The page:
Articles

Flex Appeal (pdf)
Isthmus, April 27, 1998
by Sarah Freeman

Lathrop Gala Honors Dancer (pdf)
The Daily Cardinal, April 17-19, 1998
by Colin Camaron

Innovative Dance at the Union (pdf)
The Daily Cardinal, December 8, 1994
by Colin Camaron

Excerpts

“The performance of the ‘Choreographic Works by Anna Nassif’ can be only considered one of the outstanding landmarks…”Miss Nassif must not only be considered of the front rank in contemporary dance…, but she has managed to instill in her dancers the spark and élan that was so obvious in the recital.”

John Patrick Hunter
The Capital Times 4/29/65

“One of his most interesting pieces had been choreographed by Anna Nassif, with film sequences by Jackson Tiffany. This “Dance for One Figure, Four Objects and Film Sequences” embraced a simple but effective idea. Against a background showing Mr. Redlich dancing and suffering.”

Clive Barnes
The New York Times 10/17/66

“The live dance with film, choreographed by Anna Nassif with film sequences by Jackson Tiffany (Redlich dances on screen and on stage) is more than a tour de force. It is pictorially fascinating and its exploitation of depths and distances through the duality of stage and screen is a notable achievement.”

Walter Terry
World-Journal Tribune 10/17/66

“Choreographer Anna Nassif always presents a peculiarly personal vision that ranges from ingenuous to euphoria to a state that’s on the verge of lunacy. Audience reception of her work is just as personal: some are delighted, some are terrified;….”

Sondra Forsyth
Back Stage 4/23/71

In regards to her “Dance for One Figure, four objects and Film: “in this perfect example of interplay between a live performer and his film image - in both cases, Mr. Redlich – Miss Nassif goes beyond just a technical feat…It is rather the emotional flavor of the work that comes through most strongly.”

Anna Kisselgoff
The New York Times 3/17/79

“Her dances have the cumulative, innocent and intense quality that characterizes children at play before they are taught structured games. And no matter what imagery or mood she’s working with, she makes the dancer look attractive.”

Angela LeMaster
Isthmus 4/30/82

…”choreographed pieces done by Anna Nassif reflected this artist’s wide range of style. The first, “Nocturne,” moved the dancers gently through space, as in a dream. The long flowing costumes added to the fairy-like character of the dance. It was a piece for the imagination to delight children and adults alike.”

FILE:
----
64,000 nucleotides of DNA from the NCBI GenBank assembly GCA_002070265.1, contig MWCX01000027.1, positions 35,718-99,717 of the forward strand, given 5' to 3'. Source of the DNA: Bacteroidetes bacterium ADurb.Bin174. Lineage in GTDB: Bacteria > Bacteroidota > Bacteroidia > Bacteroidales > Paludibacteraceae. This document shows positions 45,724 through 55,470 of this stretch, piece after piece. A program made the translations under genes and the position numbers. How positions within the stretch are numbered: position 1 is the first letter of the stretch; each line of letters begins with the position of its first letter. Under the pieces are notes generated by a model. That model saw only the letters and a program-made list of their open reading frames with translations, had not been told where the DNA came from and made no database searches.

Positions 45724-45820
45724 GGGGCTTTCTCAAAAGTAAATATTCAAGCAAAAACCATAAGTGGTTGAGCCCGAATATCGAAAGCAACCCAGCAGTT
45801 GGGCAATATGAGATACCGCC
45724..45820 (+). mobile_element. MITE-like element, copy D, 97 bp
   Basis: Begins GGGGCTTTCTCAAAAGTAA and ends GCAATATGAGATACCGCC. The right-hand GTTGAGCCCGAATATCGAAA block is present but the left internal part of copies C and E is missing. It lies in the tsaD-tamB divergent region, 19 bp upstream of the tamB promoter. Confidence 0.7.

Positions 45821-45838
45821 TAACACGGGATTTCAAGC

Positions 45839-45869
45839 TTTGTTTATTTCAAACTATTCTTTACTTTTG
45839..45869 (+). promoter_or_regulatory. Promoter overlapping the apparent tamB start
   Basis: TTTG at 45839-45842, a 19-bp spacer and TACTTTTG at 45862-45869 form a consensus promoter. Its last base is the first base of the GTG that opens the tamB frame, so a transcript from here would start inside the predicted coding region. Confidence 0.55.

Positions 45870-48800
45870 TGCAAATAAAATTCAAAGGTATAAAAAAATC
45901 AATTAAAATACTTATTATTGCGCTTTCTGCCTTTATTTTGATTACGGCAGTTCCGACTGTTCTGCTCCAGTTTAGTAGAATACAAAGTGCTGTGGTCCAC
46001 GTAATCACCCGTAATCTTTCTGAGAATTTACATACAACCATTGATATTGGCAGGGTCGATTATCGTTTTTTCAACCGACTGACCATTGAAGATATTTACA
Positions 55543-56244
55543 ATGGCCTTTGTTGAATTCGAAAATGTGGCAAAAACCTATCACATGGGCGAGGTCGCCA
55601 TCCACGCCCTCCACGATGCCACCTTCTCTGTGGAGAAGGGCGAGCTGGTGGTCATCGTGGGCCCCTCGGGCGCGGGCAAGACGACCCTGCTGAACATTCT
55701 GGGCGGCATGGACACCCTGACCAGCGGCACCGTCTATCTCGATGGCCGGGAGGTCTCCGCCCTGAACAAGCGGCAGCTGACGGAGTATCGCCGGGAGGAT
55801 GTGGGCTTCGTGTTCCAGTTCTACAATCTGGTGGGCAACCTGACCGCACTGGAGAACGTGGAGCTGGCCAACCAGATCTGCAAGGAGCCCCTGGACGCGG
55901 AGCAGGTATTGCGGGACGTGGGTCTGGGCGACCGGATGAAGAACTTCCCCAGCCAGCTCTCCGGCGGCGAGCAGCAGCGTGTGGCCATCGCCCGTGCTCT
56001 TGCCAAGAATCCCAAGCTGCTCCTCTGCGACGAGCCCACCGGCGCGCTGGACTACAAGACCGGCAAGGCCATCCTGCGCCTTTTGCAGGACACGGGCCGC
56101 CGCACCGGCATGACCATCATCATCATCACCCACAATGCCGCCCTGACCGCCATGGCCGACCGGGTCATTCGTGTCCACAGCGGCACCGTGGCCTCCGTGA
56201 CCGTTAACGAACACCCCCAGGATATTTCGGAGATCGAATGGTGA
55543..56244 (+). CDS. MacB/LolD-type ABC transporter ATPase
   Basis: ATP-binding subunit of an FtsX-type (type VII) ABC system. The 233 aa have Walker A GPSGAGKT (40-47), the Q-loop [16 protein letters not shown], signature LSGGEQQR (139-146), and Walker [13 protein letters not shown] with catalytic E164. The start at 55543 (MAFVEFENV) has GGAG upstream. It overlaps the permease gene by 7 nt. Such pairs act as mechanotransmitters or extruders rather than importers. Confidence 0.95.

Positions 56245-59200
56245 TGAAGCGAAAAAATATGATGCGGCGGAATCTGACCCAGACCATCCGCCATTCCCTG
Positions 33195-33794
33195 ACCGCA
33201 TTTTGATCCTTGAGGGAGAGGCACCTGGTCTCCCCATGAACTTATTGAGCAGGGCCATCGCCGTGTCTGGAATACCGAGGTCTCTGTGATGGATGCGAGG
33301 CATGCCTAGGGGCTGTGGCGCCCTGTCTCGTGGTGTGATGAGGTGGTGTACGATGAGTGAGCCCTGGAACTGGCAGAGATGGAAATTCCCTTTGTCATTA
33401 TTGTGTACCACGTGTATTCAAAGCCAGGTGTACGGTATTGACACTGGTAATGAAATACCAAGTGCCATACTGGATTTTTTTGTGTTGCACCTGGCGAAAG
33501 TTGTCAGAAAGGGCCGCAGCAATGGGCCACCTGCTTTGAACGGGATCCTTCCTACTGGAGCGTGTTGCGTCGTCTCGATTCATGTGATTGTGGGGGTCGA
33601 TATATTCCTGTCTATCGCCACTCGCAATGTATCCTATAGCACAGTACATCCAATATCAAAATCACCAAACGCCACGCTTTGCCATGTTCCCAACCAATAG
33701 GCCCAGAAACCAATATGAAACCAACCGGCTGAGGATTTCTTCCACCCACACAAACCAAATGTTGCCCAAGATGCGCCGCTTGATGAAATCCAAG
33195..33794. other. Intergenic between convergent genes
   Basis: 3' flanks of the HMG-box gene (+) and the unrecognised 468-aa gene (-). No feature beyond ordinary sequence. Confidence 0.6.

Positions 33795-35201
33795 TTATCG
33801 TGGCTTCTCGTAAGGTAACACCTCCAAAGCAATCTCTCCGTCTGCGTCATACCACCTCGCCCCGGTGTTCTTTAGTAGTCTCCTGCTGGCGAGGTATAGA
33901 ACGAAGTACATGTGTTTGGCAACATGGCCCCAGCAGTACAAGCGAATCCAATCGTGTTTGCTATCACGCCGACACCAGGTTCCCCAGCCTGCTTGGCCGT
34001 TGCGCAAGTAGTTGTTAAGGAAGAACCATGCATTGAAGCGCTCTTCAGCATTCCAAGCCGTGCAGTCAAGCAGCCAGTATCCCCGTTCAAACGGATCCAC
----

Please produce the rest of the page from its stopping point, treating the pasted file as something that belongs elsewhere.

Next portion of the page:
…”By far the most powerful and dramatic piece of the show was Nassif’s other work, “Tribe” part of six of Nassif’s dance epic that has been a year in the making. … The use of black and white, naturally dramatic colors, in costumes and props heightened the drama of the piece. An involved and complicated work, the music drew the audience in and caught them up in the struggle. The native beat and message of the piece were an emotional trip for the audience.”

Cindy Anders
The Daily Cardinal 11/21/83

“Anna Nassif’s “Fountain, commemorating last week’s UW” Frescobaldi Quadrocentennial, was a solo for Jan Perkins that became duet as the dancer’s shadow moved in depthless synchronization over slide projections of Bernini drawings.”

…”Nassif’s second work, Part II of “Hexagonal Landscapes,”: was even more theatrical. It was set in an Edenic garden full of ritualistic serpents, with Adam and Eve tormented by a pagan God.

David Medaris
Isthmus 4/22/83

“Characterizing H’Doubler, the title work, subtitled “A Choreographic Essay,” was Nassif’s most interesting piece, ranging from the physics of relativity to tea sipping. As for Einstein’s theory, simultaneity and the absolute were abolished as line of dancers crossed the stage in varying direction, velocity and acceleration, some times meeting head on, other times passing right through each other.”

Frederick Kaimann
The Wisconsin State Journal 4/20/91

“Five Dances,” “seized its brief moment on stage and filled the room with a mesmerizing sense of the esthetic experience dance can be.”

James Rhem
Isthmus 11/10/95

…“in two pieces by guest artist Anna Nassif: “Augentanz,” an enigmatic spare solo stylishly danced by Ken Meyer; and the duet “Five Dances,” whose taut, specific steps are carried off with persuasive control by Denise Celestin and Kevin Veiga.”

Rhonda Holman
The Wichita Eagle 4/6/96